For decades, researchers looking into the history of the California mission system and its residents from 1769 to 1850 had to comb through detailed records using eye-aching rolls of aged microfilm in multiple locations throughout the state.
There was no way to search the complete body of data at once, nor was the data available in one place for tracking historical patterns or a piece of needed information in a reasonable amount of time.
But now, the Early California Population Project (ECPP) has brought all of the information together to provide researchers with a vast body of fully searchable information in one data repository. During the eight-year project, the huge database was developed by manually entering information from microfilmed images of old Spanish texts originally hand-written in ledgers and on papers from the state’s 21 missions.
The Huntington Library, Art Collections and Botanical Gardens, a research and educational institution in San Marino, Calif., unveiled the ECPP database earlier this month. The database provides insights into the lives of some 110,000 Native American, Mexican, Spanish and other settlers who lived in the missions from 1769 to 1850.
Steven Hackel, a fellow at the Huntington Library and an associate professor of history at Oregon State University, said the 4.5GB database is a record of all baptisms, marriages and burials of residents in California’s 21 Franciscan missions during the colonial period. All of the meticulous records were originally written by hand by the Franciscans in ledgers and on papers that were stored in each of the missions along the California coast.
The personal data includes a variety of details for researchers, including the villages where the residents came from, their native names and information on their spouses and children, he said.
“It tells about the human relations that existed in California before the Spanish arrived,” Hackel said. “It’s not every bit of information, but it provides great insights.”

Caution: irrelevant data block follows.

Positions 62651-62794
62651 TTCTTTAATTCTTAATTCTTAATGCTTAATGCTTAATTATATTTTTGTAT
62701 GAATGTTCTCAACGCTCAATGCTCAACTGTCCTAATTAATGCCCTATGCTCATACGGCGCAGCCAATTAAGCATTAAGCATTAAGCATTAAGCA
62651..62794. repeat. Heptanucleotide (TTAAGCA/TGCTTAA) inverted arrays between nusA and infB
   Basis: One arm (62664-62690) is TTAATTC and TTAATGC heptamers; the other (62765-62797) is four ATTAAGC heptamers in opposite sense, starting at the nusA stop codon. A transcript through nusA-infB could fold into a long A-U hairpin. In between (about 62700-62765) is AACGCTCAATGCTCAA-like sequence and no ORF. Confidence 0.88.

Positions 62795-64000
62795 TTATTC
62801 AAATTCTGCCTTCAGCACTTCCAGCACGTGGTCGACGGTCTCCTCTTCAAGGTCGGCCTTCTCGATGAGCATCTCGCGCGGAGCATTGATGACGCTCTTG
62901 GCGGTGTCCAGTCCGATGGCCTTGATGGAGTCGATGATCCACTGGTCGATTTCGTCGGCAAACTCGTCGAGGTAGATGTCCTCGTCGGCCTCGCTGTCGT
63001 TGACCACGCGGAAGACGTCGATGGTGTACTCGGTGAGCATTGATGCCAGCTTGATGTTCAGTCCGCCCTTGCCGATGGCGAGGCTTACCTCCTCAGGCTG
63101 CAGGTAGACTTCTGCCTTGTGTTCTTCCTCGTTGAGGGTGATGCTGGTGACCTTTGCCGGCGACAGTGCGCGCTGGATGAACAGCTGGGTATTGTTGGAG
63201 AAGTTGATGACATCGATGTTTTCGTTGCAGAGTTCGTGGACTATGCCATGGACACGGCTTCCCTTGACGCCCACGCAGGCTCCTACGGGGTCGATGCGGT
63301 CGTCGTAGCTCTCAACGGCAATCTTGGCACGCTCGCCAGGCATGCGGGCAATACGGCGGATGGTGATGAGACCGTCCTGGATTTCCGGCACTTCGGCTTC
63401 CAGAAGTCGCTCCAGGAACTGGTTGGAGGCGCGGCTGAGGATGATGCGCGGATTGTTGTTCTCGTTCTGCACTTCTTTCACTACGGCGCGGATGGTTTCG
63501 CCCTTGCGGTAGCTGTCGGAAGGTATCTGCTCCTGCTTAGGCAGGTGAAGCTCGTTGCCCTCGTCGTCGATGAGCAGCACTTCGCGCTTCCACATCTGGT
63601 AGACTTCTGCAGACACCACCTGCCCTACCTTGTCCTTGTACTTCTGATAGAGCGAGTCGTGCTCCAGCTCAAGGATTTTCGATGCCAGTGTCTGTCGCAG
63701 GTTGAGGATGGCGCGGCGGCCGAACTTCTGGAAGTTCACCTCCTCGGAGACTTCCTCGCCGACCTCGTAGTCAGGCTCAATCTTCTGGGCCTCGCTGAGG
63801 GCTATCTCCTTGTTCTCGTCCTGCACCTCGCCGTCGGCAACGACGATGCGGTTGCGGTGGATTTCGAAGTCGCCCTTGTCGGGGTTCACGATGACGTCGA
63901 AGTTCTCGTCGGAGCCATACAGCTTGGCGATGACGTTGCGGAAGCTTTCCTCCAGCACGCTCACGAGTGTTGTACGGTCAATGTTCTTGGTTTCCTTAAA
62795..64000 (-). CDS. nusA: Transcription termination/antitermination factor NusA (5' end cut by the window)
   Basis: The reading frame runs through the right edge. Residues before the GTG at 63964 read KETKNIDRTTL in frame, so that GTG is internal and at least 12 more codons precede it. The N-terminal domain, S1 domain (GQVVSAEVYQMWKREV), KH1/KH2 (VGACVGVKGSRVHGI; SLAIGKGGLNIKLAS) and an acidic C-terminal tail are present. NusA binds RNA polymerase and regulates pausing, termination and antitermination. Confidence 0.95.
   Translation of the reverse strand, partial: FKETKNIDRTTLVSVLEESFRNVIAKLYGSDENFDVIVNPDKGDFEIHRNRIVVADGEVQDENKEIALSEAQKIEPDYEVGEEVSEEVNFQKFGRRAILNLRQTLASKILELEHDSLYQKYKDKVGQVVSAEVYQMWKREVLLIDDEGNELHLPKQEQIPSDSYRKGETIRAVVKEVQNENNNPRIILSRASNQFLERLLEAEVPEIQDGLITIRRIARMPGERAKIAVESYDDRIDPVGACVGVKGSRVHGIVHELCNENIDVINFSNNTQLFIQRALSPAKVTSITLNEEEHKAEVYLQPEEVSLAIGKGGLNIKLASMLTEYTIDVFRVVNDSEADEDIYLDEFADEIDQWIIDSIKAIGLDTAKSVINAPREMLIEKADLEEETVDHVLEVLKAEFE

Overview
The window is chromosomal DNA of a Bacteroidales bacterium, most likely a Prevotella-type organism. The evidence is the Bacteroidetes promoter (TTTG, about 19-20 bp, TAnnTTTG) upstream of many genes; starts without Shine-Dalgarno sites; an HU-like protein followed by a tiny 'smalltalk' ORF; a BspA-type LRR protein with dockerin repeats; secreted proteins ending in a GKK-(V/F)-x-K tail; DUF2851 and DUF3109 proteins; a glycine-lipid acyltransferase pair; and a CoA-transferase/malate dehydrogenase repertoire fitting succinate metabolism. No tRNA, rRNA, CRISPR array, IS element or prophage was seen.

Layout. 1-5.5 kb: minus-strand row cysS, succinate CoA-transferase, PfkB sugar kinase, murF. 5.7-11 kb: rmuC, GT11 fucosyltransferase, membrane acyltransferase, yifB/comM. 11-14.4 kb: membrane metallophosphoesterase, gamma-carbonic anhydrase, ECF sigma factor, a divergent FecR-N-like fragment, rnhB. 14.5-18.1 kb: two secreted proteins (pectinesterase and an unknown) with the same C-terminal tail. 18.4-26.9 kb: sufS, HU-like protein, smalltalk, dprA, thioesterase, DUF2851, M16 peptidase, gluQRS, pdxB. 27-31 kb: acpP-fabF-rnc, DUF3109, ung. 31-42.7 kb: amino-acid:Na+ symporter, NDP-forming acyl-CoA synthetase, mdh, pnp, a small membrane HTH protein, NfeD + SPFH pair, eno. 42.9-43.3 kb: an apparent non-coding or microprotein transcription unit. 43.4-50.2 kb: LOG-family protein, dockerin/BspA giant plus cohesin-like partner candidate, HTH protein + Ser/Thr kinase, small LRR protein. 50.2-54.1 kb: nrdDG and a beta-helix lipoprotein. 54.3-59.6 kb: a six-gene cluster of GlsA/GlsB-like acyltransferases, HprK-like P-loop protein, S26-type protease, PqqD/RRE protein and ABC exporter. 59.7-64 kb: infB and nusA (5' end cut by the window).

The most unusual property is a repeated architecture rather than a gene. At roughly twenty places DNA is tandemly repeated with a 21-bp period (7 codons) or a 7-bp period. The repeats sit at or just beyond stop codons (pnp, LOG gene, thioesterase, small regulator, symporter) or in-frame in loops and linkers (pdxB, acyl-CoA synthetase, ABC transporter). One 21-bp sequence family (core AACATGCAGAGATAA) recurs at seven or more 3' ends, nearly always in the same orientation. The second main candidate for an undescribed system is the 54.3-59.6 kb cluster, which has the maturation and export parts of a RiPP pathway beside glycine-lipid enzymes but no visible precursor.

For researchers, there has never been a single source of relevant information on the life of the mission residents. “The database itself has a completeness that is very unusual,” Hackel said.
One important use for the information, he said, is that it can be used to help researchers better glean details about California during colonial times. One problem with U.S. history books, he said, is that they often tell only about the original 13 colonies on the East Coast, giving short shrift to history and activities in California and the West.
“We think this is part of a monumental effort to move toward a more continental vision of U.S. history, not just the Eastern Seaboard,” he said.
Robert Ritchie, director of research at the Huntington Institute, said the database is already providing help to people who have been perusing and querying it online since it went live. “You can glean an awful lot of information about how people survived,” he said. “You can see how families survived and interacted with local native peoples.”
The records show the interaction of families, how disease spread in the tightly populated missions and the creation of new communities outside the missions, he said. “You can see that in the records, so what you are seeing is the basic population record of California.”
Ritchie said the project began in 1998 when a group of historians approached him with the idea of creating a searchable database to better organize and use the scattered records of the mission residents. After obtaining initial funding through grants, the work began with a small team of data specialists who could read Spanish and who had received further training in deciphering the Old World Spanish scripts containing the records, he said.
One challenge for the data specialists was that since paper was difficult for the Franciscans to obtain, they used many abbreviations in the records to cut their paper usage, forcing the researchers to figure out what the abbreviations meant as they entered the data.
What began as an estimated US$125,000, one-year task became an eight-year, $650,000 project, Ritchie said.
The project began with information stored in Microsoft Access databases because that was the format already used by many historians. Later on, the database was converted for use with a Microsoft SQL Server database because it has broader capabilities and capacities for data, Ritchie said.